The two men summoned Dr Carter over, and he examined the body where it lay, finding the slit of a knife in the fabric over Laura's left breast and a corresponding stab wound between her third and fourth ribs. Laura had already been in the ground for three months by that time, and her body was too decomposed for Carter to tell for sure whether the knife had penetrated her heart or not. He confirmed, however, that it certainly could have reached the heart, and that such a wound would have killed Laura outright.
"The body was lying on its side, face up," Carter testified. "The hole in which it lay was two-and-a-half feet deep, very narrow and not long enough for the body. The legs were drawn up." He made no mention of the legs being broken, nor of any indication he could see that Laura had been pregnant. This did not stop the New York Herald floating the pregnancy theory again when it reported Laura's discovery, but the paper could produce no evidence to support this.
The body was taken back for an inquest at Cowles Store and formally identified by both Pauline and Wilson, who recognised Laura by the gap in her teeth and what was left of her clothes. Ann was arrested and given the same Wilkesboro cell next to Tom's which Pauline had just vacated.

The discovery of Laura's body gave her story a convenient punctuation point, and that's when the case's first ballad emerged. This was written by Happy Valley's Captain Thomas Land, who Gardner calls "a local poetical celebrity".
Land does not mention Tom or Ann by name in the 84 rather plodding lines he composed, and his effort bears no resemblance to the Tom Dula song we know today. But he is clear that Laura was murdered by the lover she'd hoped to marry, and that this man did not act alone:

"'Ere sun declined toward the west,
She met her groom and his vile guest,
In forest wild, they three retreat,
And hope for parson there to meet."

Grave concerns: continued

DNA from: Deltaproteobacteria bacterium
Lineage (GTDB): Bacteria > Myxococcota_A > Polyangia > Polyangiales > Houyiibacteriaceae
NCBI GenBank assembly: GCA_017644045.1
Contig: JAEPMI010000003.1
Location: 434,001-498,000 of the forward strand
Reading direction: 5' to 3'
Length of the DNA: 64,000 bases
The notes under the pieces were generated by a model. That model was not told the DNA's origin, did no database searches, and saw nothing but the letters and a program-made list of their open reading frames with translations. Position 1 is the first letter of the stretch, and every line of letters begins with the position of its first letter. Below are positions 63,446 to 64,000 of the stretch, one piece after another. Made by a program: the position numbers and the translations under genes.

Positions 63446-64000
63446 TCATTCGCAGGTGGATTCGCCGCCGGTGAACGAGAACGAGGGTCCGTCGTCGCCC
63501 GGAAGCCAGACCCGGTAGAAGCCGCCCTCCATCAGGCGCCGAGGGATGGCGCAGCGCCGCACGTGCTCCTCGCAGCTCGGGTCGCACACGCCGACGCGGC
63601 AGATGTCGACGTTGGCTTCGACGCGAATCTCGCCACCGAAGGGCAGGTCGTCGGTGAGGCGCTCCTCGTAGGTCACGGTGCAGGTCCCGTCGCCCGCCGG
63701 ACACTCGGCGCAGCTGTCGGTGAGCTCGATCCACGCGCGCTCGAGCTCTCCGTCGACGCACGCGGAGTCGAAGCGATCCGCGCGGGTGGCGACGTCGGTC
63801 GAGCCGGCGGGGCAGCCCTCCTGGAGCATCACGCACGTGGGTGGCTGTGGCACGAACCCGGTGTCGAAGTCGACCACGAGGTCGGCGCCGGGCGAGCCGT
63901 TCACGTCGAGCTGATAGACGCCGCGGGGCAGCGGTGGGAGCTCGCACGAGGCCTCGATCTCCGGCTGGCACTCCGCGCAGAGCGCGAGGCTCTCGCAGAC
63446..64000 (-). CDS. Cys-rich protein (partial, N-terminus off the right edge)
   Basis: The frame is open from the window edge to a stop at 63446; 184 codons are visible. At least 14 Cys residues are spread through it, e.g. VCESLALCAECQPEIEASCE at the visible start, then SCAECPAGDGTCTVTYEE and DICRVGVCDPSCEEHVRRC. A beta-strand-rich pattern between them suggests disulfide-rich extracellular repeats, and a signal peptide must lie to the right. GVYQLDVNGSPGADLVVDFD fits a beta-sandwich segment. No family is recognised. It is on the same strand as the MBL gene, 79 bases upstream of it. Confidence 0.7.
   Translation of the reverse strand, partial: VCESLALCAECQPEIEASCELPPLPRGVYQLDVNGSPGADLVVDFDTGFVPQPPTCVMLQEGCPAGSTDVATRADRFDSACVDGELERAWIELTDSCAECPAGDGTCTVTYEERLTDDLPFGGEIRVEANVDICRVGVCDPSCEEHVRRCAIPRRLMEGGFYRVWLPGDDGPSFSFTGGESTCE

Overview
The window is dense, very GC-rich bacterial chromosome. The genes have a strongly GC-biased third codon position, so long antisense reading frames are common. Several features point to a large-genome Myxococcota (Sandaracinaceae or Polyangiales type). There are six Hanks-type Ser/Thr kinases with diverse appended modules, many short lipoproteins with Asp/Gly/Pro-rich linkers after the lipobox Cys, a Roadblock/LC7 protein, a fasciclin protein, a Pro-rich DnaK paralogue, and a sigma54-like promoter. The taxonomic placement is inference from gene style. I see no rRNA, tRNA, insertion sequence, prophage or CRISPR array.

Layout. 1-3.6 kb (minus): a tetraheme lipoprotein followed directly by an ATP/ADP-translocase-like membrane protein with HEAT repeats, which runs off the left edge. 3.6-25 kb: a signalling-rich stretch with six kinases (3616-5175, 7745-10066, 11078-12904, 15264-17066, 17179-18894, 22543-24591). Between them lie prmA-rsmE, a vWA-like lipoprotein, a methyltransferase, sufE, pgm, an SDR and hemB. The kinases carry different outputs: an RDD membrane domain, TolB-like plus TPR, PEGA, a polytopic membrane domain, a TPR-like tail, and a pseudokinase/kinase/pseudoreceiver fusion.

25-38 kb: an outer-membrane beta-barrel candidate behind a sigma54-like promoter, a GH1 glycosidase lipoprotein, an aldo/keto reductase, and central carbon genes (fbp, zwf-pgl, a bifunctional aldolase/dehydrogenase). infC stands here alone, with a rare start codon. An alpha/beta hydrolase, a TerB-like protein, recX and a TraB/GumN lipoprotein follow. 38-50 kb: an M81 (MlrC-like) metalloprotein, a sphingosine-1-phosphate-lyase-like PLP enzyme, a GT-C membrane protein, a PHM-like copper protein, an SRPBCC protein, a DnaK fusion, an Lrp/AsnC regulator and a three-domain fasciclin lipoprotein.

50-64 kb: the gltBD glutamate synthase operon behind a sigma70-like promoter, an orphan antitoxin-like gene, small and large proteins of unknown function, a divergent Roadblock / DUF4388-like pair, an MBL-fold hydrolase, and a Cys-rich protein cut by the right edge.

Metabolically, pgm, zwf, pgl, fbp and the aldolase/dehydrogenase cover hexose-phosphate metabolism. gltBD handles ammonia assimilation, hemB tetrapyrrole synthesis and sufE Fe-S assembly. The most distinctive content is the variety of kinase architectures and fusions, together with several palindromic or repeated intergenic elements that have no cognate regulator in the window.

The others had all joined us outside by now and the rain had resumed.
    The genealogist lady's husband was very amused to see me once again struggling with an inside-out umbrella. "You're English!" he said, laughing. "That's not supposed to happen!" At that moment, I had the open-but-reversed umbrella propped upright on the ground between my feet as I struggled to get the canopy right-side out again. "It's not my umbrella," I growled, wrenching it closed.
   The conversation moved on from Tom Dooley to murder ballads in general and hubbie mentioned Banks of the Ohio, prompting Jack to slowly (but very persistently) chant a dozen or so lines from the song. Someone asked if Banks had been based on fact, and I was able to show off a bit by offering my theory that it's essentially an offshoot of Knoxville Girl - or at least, part of the same family of songs.
    No-one knew quite what to say after that, so the genealogy couple began the long process of making their farewells, Parrot Shirt headed back to the museum and Jack produced the jailhouse key at last.
    We moved quickly through the ground floor jailer's quarters, then went straight upstairs to the cell where Tom himself had been held. It was bigger than I'd imagined, with ancient graffiti scratched into every wall and a metal door gridded with steel bars. It was very dark inside, so I could do little more than point my camera at random and hope for the best.
    I got Jack to take a photo of me posing awkwardly against the cell door, then we stopped to examine the display case opposite showing Tom's POW release papers from the Civil War and a few other documents. The cell next door, where Ann Melton had been kept, was much lighter and - to judge by the furniture now placed there - rather more comfortable than Tom's accommodation. Jack, like everyone else I mentioned the case to in North Carolina, took it for granted that Ann was the real killer.
    We returned through the jailers' quarters to see the downstairs punishment cell with its barred hatch in the door allowing food to be delivered with no human contact. This cell would have been Wilkesboro's equivalent of what every prison movie calls 'The Hole", but no-one seemed to know if Tom had spent any time there or not.
    Our tour was now complete, so I bundled my bag, my camera and that blasted golf umbrella together again and we walked back out front.
    Jack pointed to a tree on our right and explained it had been grafted from the white oak that stood there in Tom's day. The original tree, he added, had been used by the good people of Wilkesboro "to hang our Tories". I'd never heard the term Tories used in an American context before, but it seems this is what they called people who supported the hated British in the War of Independence.